In this collection of essays, most of which are of recent vintage, and seven of which appear here for the first time, Christopher S. Hill addresses a large assortment of philosophical issues. Part I presents a deflationary theory of truth, argues that semantic properties like reference and correspondence with fact can also be characterized in deflationary terms, and offers an account of the value of these 'thin' properties, tracing it to their ability to track more substantial properties that are informational or epistemic in character. Part II defends the view that conscious experiences are type-identical with brain states. It addresses a large array of objections to this identity thesis, including objections based on the alleged multiple realizability of experiences, and objections based on Cartesian intuitions about the modeal separability of mind and matter. In the end, however, it maintains that theories of experience based on type-identity should give way to representationalist accounts. Part III presents a representationalist solution to the mind-body problem. It argues that all awareness, including awareness of qualia, is governed by a Kantian appearance/reality distinction—a distinction between the ways objects and properties are represented as being, and the ways they are in themselves. It also presents theories of pain and visual qualia that kick them out of the mind and assign them to locations in body and the external world. Part IV defends reliabilist theories of epistemic justification, deploys such theories in answering Cartesian skepticism, responds critically to Hawthorne's lottery problem and related proposals about the role of knowledge in conversation and practical reasoning, presents a new account of the sources of modeal knowledge, and proposes an account of logical and mathematical beliefs that represents them as immunune to empirical revision.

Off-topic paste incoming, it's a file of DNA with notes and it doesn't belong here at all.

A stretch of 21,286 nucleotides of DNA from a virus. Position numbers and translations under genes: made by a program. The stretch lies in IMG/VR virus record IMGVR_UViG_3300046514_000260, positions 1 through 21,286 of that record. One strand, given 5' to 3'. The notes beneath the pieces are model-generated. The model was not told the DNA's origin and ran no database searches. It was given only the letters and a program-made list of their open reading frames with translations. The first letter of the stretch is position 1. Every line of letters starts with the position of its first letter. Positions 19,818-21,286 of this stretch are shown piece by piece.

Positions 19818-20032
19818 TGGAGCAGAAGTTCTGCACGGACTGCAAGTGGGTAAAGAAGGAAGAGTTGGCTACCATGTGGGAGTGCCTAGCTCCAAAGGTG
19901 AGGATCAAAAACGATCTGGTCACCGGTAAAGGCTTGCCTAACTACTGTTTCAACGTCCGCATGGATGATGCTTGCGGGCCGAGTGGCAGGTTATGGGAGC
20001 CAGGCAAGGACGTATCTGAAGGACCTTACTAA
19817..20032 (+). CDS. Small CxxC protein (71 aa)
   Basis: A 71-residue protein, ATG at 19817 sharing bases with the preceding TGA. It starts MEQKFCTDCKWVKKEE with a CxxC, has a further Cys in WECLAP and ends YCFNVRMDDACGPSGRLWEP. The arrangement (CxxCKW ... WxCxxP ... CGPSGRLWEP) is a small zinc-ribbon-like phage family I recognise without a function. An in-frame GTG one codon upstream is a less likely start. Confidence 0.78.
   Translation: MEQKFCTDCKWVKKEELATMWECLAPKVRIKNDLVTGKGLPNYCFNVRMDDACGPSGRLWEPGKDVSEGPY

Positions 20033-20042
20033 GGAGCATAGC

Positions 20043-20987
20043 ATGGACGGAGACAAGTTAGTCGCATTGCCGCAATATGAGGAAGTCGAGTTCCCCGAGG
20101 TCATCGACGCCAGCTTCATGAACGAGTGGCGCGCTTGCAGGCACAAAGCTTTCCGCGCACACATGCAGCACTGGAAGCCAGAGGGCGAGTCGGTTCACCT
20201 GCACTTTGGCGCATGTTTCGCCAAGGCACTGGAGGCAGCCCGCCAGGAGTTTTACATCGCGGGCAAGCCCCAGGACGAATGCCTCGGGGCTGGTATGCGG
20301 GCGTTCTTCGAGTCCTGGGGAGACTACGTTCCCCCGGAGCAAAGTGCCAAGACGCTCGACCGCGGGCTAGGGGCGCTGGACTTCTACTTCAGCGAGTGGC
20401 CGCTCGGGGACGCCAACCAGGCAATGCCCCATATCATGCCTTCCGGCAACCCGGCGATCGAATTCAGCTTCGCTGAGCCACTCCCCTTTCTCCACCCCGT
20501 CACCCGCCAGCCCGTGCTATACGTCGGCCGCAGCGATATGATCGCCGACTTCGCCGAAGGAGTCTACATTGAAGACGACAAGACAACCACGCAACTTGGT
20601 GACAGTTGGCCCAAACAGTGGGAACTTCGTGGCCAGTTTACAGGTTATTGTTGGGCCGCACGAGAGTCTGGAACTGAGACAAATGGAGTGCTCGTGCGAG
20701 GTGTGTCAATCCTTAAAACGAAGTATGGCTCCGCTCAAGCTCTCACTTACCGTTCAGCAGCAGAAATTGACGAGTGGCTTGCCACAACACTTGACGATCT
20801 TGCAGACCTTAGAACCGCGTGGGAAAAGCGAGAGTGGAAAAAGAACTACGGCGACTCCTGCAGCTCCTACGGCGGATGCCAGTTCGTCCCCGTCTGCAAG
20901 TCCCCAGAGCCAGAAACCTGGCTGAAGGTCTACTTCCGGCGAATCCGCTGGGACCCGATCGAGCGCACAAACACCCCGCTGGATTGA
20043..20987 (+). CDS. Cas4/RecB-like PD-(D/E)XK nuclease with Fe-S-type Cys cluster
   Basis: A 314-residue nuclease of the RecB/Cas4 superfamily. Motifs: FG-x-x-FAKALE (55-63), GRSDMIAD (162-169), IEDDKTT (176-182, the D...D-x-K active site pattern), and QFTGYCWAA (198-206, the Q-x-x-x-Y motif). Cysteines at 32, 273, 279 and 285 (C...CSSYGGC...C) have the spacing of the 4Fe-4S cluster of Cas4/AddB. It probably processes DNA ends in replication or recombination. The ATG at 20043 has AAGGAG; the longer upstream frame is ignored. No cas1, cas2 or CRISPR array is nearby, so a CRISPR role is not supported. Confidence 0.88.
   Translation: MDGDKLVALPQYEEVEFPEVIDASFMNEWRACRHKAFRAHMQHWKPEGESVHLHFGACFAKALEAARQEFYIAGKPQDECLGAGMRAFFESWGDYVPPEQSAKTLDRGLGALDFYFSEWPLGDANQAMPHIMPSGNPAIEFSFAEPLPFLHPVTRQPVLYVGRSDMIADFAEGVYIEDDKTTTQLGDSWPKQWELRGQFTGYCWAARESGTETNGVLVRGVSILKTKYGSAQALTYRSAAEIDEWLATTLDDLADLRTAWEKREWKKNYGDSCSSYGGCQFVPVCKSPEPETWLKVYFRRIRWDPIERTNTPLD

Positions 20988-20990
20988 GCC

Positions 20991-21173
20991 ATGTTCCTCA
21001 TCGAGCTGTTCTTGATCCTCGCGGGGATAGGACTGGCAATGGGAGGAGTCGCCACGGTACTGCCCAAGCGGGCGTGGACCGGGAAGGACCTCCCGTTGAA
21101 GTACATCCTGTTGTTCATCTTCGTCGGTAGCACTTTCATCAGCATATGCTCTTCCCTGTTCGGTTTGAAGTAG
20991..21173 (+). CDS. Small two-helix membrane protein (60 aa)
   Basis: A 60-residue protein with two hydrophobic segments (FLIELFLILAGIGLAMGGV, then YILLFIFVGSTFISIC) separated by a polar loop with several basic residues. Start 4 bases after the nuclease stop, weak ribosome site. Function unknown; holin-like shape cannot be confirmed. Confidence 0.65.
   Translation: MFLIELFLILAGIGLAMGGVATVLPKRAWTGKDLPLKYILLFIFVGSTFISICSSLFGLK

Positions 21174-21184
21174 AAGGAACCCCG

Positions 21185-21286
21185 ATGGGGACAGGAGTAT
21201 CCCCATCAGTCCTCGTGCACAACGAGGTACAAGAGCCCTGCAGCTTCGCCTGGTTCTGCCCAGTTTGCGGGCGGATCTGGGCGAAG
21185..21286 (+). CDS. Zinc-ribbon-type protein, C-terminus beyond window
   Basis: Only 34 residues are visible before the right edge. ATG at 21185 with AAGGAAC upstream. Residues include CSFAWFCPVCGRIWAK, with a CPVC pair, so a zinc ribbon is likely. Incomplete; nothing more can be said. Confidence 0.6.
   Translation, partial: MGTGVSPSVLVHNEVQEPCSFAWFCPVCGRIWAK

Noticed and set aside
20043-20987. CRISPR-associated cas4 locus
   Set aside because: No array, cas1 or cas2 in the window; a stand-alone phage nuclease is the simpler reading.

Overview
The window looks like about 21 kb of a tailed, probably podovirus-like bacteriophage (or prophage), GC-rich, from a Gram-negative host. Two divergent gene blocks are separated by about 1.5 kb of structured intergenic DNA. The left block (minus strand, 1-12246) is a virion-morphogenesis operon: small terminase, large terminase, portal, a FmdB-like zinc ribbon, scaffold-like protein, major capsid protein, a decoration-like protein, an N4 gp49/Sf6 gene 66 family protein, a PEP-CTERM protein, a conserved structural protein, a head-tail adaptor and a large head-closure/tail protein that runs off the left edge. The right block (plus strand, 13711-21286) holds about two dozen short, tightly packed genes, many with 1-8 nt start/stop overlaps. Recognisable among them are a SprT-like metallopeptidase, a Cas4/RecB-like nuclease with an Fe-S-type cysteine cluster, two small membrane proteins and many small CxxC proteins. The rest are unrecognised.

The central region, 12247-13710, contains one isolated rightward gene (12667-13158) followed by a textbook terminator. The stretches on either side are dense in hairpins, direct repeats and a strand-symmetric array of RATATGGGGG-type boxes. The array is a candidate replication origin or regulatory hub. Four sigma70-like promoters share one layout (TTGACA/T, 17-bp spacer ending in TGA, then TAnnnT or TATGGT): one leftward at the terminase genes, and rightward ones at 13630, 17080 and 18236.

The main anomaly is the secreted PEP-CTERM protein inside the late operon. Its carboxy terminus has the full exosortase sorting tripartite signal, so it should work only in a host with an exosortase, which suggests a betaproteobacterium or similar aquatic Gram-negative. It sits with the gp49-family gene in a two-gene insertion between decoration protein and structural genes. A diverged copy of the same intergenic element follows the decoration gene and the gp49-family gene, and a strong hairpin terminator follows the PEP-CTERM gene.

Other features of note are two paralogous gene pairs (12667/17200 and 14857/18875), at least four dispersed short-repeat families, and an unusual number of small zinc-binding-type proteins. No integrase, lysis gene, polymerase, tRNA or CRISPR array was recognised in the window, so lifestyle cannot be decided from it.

About the author
Christopher S. Hill has taught at a number of institutions, including the University of Arkansas, the University of Michigan, Massachusetts Institute of Technology, and the University of Pittsburgh. He is presently Professor of Philosophy at Brown University. He has published three previous books, and was the editor of Philosophical Topics for twenty years.
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